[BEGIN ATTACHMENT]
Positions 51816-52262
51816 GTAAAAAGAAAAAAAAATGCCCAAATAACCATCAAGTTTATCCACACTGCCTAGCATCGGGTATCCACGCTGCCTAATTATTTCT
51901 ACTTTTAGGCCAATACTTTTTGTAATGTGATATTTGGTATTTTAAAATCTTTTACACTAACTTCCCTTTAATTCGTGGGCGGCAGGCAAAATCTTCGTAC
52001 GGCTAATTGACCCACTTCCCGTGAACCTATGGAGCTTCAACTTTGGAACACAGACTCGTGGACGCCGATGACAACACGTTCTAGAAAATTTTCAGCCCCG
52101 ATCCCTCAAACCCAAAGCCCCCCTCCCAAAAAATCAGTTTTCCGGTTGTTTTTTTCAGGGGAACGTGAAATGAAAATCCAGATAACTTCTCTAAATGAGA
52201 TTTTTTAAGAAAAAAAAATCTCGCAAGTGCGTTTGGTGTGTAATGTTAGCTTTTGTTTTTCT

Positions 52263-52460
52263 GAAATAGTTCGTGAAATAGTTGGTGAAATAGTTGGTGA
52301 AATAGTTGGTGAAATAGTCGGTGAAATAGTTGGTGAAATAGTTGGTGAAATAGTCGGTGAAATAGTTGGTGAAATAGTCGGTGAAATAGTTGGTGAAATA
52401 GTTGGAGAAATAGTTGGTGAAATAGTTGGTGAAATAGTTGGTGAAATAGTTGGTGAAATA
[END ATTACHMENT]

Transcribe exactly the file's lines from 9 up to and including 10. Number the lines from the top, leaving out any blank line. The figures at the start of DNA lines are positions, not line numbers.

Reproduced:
52301 AATAGTTGGTGAAATAGTCGGTGAAATAGTTGGTGAAATAGTTGGTGAAATAGTCGGTGAAATAGTTGGTGAAATAGTCGGTGAAATAGTTGGTGAAATA
52401 GTTGGAGAAATAGTTGGTGAAATAGTTGGTGAAATAGTTGGTGAAATAGTTGGTGAAATA